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Is it true that An element that has two outer electrons seeks to gain six more

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waldorff

It depends.... If I remember correctly, for many atoms two electrons in a shell can be stable. I believe there are examples of atoms with a two- electron shell and an outer shell with more electrons. I guess I should look this up..

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It's hydrogen I believe, it's the only one that's full at two.
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waldorff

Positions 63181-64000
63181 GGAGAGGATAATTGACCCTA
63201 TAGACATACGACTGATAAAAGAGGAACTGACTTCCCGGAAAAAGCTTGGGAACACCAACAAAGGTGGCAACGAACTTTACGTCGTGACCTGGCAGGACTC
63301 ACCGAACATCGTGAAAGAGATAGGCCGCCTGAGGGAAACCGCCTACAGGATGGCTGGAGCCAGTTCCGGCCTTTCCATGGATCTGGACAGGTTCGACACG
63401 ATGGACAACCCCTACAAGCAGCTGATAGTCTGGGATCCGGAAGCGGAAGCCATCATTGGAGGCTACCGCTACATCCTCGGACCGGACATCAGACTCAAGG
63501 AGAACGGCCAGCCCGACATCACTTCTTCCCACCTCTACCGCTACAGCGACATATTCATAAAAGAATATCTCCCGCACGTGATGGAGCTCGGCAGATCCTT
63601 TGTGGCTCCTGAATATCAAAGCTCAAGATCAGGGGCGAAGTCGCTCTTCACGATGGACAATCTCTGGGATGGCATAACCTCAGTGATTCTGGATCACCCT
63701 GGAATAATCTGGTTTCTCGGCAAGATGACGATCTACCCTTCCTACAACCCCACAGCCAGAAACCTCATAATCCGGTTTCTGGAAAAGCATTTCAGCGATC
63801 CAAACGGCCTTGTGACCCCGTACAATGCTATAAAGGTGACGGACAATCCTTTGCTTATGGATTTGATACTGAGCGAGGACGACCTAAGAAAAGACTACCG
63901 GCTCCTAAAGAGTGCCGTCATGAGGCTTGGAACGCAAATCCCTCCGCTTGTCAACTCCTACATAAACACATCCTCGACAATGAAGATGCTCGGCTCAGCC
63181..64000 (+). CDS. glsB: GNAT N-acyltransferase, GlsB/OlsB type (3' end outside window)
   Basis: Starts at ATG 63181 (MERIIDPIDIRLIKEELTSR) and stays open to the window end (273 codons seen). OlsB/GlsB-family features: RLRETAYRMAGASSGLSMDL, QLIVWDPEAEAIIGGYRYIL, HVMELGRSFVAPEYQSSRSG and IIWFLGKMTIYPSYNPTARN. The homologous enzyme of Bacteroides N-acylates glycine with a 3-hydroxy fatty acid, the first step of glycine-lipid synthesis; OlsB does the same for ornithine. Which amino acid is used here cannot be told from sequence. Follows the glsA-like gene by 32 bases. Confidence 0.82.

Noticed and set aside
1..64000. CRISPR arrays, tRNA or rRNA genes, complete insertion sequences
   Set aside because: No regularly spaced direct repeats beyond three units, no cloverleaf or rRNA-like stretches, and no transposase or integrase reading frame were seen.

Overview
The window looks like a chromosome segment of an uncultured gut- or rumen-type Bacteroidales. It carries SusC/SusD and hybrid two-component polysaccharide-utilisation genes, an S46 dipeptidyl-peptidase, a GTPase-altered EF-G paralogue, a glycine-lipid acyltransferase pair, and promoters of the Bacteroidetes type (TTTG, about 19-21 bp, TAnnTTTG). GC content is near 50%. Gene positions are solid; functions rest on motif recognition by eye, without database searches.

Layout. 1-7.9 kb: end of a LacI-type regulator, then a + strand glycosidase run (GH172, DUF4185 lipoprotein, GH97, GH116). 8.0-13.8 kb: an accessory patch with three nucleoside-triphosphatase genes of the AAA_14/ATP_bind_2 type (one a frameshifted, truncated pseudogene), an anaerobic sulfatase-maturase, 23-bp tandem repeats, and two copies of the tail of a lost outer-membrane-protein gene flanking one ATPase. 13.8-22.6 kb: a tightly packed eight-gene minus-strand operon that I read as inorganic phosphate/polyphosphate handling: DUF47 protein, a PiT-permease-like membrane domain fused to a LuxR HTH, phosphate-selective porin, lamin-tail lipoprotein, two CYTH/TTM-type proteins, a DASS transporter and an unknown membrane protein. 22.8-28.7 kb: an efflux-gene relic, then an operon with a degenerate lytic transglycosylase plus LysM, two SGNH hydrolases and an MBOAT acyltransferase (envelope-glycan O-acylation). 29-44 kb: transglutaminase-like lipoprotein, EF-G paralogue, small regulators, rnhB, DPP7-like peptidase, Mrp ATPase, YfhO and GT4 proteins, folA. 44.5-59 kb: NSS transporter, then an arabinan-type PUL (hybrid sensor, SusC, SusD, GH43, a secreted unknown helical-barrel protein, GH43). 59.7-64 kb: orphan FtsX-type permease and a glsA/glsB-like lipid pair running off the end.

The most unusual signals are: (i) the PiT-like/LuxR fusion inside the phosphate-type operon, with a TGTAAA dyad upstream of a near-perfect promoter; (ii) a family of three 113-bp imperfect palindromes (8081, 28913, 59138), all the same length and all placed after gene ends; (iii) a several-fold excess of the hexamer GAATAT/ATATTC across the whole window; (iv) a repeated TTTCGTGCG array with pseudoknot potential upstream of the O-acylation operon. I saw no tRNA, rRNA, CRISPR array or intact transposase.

I believe the first shell is always full at two. All heavier elements have electrons in subsequent shells. This is certainly true for Li, Be, B, C...all the way to Argon with 2-8-8.
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Lol, yes, but hydrogen is full at two, period, it never goes past the first level.
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waldorff
Hydrogen has only one electron - that's why it takes two atoms of hydrogen to combine with oxygen (2-8-6) to form water.

You are thinking of Helium, which has two and is inert.
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But it's full at two, not at eight like majority of the others. I was thinking of hydrogen.
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Yes, eight valence electrons is what it aims for.

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